Robo-Arena zur Extrusion und Fräsbearbeitung von Betonelementen

FlexCore – Flexible, Resource-Saving and Cost-Effective

Steinbeis experts help develop additive manufacturing technology for complex precast concrete elements

Producing precast concrete elements often involves the use of multiple-component formwork. This is due to the geometry of elements, and it can often lead to problems during demolding and thus damage to components. It is also important to consider environmental and economic factors. It is against this background that the Steinbeis Innovation Center FiberCrete is working with WASA Compound to develop a production technology for the sustainable manufacture of flexible and recyclable formwork elements. The joint project was initiated as part of a research project funded by the German Federal Ministry for Economic Affairs and Climate Action under the Central Innovation Program for SMEs (ZIM).

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Creating hollow cavities requires formwork cores that structure the internal shapes of precast concrete elements and are as easy as possible to demold. Due to the shrinkage behavior of concrete during setting, it has a tendency to contract and set on the inside of formworks. This can lead to problems during demolding and damage not only to components but also to the mold itself. A further drawback with the multiple-part nature of formwork, which is dictated by the geometry of parts, is the need to integrate draft angles. In addition, conventional designs – based on methods involving the use of mold materials like wood, glass fiber-reinforced plastic (GFRP), and other rigid materials – do not offer the possibility to include undercuts in precast concrete elements. As a result, it is vital to reconsider conventional designs – such as carving ecologically questionable polystyrene – and find replacements for new and expensive adaptive formwork concepts.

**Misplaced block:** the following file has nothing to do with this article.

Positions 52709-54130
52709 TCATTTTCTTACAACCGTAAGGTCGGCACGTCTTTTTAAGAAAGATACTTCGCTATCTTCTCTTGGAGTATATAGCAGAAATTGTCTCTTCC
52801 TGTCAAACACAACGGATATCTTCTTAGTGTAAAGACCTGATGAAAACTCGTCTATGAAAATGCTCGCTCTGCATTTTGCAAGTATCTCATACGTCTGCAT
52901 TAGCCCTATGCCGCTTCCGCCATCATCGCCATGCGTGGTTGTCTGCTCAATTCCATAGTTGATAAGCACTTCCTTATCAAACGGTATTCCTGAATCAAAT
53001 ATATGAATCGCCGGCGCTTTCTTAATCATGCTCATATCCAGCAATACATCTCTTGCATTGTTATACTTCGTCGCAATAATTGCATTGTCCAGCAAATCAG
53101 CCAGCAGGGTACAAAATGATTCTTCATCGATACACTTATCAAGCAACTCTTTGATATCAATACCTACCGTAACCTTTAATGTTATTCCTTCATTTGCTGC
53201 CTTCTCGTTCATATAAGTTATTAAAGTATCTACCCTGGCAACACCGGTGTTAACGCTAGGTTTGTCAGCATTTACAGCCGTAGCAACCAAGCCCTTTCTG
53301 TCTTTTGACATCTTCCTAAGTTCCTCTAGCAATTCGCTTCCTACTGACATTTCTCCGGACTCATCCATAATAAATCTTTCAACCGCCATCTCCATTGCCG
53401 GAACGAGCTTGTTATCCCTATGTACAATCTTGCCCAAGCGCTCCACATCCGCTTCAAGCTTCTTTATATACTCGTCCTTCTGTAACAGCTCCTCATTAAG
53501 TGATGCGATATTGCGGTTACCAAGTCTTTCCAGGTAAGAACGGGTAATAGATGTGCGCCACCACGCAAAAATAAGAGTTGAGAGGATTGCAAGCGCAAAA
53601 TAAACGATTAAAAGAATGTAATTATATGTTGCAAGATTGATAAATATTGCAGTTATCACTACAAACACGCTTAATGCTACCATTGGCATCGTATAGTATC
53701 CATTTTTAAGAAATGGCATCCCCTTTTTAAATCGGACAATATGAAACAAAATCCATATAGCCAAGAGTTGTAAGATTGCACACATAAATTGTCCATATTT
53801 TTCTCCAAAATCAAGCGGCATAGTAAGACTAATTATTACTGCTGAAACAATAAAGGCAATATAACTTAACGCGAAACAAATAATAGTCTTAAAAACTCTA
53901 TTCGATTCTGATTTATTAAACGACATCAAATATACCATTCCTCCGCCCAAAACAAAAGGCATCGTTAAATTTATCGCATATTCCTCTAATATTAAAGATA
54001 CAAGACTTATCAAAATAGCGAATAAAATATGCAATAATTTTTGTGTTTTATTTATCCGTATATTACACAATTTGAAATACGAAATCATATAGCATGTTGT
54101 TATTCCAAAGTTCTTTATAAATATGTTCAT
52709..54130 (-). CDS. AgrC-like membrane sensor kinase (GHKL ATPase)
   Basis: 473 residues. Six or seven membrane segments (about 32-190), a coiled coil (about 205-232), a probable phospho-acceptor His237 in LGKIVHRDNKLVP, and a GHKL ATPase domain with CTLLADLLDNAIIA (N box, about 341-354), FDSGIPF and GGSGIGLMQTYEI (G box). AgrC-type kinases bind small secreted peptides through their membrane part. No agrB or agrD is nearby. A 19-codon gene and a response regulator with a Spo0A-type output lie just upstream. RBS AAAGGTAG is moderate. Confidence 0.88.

Thanks to a molding system developed by the Steinbeis experts and their project partners using a recyclable material, it should now be possible to produce precast concrete parts in complex shapes based on methods that not only save resources, but also minimize costs. For this project, which runs from October 2023 to April 2025, the expert team is developing processing technology that will allow flexible and recyclable formwork elements to be produced sustainably. The aim is to create molding models using extrusion and the machining of low-clinker cement, initially in a fresh state before being hardened. Once milled into its final shape, these models will make it possible to mold a variety of casting resins and still make efficient use of resources. “The model can then be recycled and returned to the material cycle without negative impact on the rheological or mechanical parameters of the concrete. The key to success when it comes to the efficient and sustainable production of precast concrete elements is the resulting material cycle,” explains Steinbeis Entrepreneur Sandra Gelbrich. Combining this method with conventional formwork elements makes it possible to produce complex concrete elements that are easy to demold, without draft angles or localized undercuts.

Material development